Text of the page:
Govt will discuss if replacement to EO is needed, says Najib 

(The Star) – Najib stressed that the Government was not backtracking on its decision to repeal the EO.

The Government will discuss the view that a new law similar to the repealed Emergency Ordinance is needed, said Datuk Seri Najib Tun Razak.

The Prime Minister, in his first reaction to the issue, said some wanted preventative detention while others were against it.

“We will discuss this with the police and the Attorney-General,” he told reporters at his office here yesterday.

“What is important is that the law must have a balance between protecting individual rights and safeguarding community interests,” he said.

“It must also ensure that there would be no abuse of power by any party.”

Najib stressed that the Government was not backtracking on its decision to repeal the EO.

“But we want to maintain that the fight against crime will be effective while ensuring freedom of individuals and no abuse of power,” he added.

Najib added that the views of stakeholders, such as Suhakam and maybe the Bar Council, would be taken into account.

It was reported that the Home Ministry would hold a forum to discuss the idea of introducing a new law to replace the EO on Aug 24.

Since the repeal of the EO two years ago, there have been voices of concern over the rise in violent crime and drug-related cases.

On Tuesday, Home Minister Datuk Seri Ahmad Zahid Hamidi said the Government would not push to reintroduce preventive detention to deal with the rise in organised crime.

He added that the ministry would stand with Attorney-General Tan Sri Abdul Gani Patail — who declared he would not support any move to reinstate preventive detention — but believed that the country still needed a law to clamp down on gangsterism and serious crime.

On the same day, Inspector-General of Police Tan Sri Khalid Abu Bakar said that some kind of preventive law was needed to strike fear in violent criminals and check organised crime.

The Prime Minister also said that the National Harmony Act, currently being drawn up to replace the Sedition Act 1948, would not affect the Government’s power to handle actions that jeopardised national unity and harmony.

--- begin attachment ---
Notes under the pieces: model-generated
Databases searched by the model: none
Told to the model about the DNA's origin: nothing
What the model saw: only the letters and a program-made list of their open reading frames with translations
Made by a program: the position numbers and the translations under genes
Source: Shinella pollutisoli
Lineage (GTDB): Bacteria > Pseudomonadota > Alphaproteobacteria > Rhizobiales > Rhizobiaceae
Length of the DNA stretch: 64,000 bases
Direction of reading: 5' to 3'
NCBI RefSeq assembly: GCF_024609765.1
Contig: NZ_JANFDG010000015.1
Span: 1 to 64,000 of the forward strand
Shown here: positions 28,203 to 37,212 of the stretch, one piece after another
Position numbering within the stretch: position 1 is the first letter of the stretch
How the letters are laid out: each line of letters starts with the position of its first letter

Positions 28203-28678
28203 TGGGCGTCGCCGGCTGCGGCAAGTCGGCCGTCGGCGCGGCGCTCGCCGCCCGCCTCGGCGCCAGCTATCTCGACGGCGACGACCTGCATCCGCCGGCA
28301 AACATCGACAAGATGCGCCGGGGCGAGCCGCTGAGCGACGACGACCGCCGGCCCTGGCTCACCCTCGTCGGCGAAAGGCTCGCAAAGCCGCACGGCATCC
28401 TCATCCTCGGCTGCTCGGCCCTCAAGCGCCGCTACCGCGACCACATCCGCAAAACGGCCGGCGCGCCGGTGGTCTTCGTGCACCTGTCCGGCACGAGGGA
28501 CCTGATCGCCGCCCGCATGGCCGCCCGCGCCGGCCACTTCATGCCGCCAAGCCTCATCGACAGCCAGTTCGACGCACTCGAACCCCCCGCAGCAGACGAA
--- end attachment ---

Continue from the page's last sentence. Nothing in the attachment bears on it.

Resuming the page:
He said the Government wanted to guarantee freedom of speech for all Malaysians, but this should not be abused to the extent of endangering national unity and harmony.

“The insolent and impudent act by the young couple who insulted Islam showed that freedom of expression and irresponsible opinion can jeopardise the community,” he added.

Sex bloggers Alvin Tan and Vivian Lee angered many Malaysians – both Muslims and non-Muslims – by uploading a photograph showing them eating bak kut teh with a captionSelamat Berbuka Puasa on Facebook.

Both are being investigated by the Malaysian Communications and Multimedia Commission while Abdul Gani said they could also be investigated under the Sedition Act 1948.

Najib said the Government would ensure that the new Act would maintain three major principles.

The first referred to the tackling of actions that led to hatred of or insult or disloyalty to the Yang di-Pertuan Agong or any other Ruler.

The second concerns the tackling of acts that encourage malicious feelings and enmity among the various ethnic groups in the country.

“The third principle refers to matters on tackling acts that dispute any matters pertaining to special privileges, sovereignty or prerogative stipulated or protected by the provision in section three of the Federal Constitution or articles 153, 151 and 181 of the Federal Constitution,” Najib said.

He added that the nation needed to determine principles that could look after the interests of the country, including the matter on racial harmony as well as the position of religion.

“This is not a matter pertaining to Islam alone, but also involved all ethnic groups and the sensitivity of all races and religions.”